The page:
The "Angevin Empire" (1150-1204): A Twelfth-Century Union

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The “Angevin empire” is one of the many great myths that Victorian Britain imposed on a receptive English-speaking public. Like the idea that parliament is a unique creation out of a natural English democratic feeling, or that Britain is the home of a greater level of toleration and understanding than anywhere else, the Victorian myth of the “Angevin empire” has had a wide currency which reaches down to the twenty-first century. In academic circles, the place of the “Angevin empire”, with Norgate’s distinction between England as a separate entity from the Plantagenet lands on the continent, should have become secure. The case of Richard’s successions in 1189 makes the point more compellingly still that the new ruler’s elevation in the lands of the Angevins was accomplished by distinct means. Richard had been in a long-lasting succession dispute that involved himself, his two brothers, Geoffrey of Brittany and John Lackland, their father, Henry, and the king of the French, Philip Augustus.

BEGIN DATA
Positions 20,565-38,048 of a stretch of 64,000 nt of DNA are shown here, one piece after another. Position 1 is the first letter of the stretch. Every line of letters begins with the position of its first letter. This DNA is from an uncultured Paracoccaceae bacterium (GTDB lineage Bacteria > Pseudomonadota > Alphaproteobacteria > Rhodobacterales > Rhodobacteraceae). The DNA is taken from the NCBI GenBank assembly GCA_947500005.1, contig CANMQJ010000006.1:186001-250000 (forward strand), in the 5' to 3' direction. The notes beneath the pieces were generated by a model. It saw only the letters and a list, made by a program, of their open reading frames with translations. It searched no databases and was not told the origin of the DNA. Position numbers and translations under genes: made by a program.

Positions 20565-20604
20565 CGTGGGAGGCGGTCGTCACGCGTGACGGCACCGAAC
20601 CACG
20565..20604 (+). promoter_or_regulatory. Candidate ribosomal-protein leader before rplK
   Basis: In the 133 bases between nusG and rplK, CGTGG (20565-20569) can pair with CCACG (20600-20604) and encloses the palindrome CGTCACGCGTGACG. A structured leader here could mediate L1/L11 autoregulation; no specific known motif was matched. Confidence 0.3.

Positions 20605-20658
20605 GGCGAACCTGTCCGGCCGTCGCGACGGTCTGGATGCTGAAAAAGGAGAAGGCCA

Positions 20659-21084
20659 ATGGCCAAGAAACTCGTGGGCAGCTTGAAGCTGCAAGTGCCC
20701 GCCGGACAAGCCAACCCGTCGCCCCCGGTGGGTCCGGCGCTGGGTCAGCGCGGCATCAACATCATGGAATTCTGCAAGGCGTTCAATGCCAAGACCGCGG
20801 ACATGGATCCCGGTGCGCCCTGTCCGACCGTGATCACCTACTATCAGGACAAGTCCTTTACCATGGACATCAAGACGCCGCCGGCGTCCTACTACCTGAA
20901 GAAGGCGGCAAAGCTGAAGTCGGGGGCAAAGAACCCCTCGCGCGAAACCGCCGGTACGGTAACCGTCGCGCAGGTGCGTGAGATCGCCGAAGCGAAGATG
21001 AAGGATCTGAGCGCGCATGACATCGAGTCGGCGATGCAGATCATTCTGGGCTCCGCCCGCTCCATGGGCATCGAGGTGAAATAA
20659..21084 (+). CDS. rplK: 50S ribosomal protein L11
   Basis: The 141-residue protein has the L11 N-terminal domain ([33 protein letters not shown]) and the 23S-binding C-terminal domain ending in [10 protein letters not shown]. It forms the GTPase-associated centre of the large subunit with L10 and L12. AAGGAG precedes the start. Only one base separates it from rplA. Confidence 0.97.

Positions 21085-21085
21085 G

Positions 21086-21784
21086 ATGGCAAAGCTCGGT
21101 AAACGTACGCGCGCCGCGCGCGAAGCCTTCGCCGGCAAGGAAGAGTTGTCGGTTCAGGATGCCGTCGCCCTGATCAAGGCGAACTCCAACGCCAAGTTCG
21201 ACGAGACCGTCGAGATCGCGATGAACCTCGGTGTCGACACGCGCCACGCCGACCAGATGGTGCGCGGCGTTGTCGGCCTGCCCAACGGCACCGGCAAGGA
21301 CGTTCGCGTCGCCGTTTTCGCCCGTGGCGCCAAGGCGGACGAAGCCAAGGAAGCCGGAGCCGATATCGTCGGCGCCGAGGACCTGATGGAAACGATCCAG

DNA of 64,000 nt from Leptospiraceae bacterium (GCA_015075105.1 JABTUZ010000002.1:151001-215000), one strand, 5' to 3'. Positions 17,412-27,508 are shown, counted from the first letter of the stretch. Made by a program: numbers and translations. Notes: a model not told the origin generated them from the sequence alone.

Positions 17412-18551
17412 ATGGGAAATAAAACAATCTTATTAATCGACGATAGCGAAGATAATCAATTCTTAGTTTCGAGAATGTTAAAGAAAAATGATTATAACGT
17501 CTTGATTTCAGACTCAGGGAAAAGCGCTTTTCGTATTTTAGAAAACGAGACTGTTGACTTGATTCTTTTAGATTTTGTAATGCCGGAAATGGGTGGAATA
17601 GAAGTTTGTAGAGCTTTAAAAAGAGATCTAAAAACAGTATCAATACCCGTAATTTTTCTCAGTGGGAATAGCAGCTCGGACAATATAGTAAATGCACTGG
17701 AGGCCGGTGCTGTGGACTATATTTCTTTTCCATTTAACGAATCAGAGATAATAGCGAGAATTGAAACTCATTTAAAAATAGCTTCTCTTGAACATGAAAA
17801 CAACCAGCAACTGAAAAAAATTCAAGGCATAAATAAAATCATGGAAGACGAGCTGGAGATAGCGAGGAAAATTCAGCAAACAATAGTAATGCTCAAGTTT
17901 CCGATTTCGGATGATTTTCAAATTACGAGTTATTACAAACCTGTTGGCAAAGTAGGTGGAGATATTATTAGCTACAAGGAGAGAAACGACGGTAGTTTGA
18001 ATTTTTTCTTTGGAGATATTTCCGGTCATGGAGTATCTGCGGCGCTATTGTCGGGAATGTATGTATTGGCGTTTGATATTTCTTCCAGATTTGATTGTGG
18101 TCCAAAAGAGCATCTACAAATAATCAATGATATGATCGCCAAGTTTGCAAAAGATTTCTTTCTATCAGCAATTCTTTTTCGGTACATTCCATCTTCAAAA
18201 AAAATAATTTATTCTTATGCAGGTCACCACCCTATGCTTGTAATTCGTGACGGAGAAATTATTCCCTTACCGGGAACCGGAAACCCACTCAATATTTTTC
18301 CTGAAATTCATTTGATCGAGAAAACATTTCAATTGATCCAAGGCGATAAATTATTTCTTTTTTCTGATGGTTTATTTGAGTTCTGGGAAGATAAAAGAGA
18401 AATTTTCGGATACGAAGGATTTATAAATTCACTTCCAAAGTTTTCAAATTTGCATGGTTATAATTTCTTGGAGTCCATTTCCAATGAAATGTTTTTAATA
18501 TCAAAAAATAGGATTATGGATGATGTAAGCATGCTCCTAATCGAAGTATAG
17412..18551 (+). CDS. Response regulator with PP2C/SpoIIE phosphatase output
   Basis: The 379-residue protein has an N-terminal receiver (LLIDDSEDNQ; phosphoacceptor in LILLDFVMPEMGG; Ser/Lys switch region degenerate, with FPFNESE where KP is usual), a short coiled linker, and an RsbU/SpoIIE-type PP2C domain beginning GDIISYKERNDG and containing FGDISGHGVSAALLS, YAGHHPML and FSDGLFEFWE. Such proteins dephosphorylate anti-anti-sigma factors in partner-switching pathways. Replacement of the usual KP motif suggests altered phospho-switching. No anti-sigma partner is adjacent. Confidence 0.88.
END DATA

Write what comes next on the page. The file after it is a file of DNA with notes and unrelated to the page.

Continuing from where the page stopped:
Original languageEnglish
Title of host publicationUnions and Divisions
Subtitle of host publicationNew Forms of Rule in Medieval and Renaissance Europe
EditorsPaul Srodecki, Norbert Kersken, Rimvydas Petrauskas
Place of PublicationAbingdon
Number of pages15
ISBN (Electronic)9781003199007
ISBN (Print)9781032057521
Publication statusPublished - 25 Nov 2022

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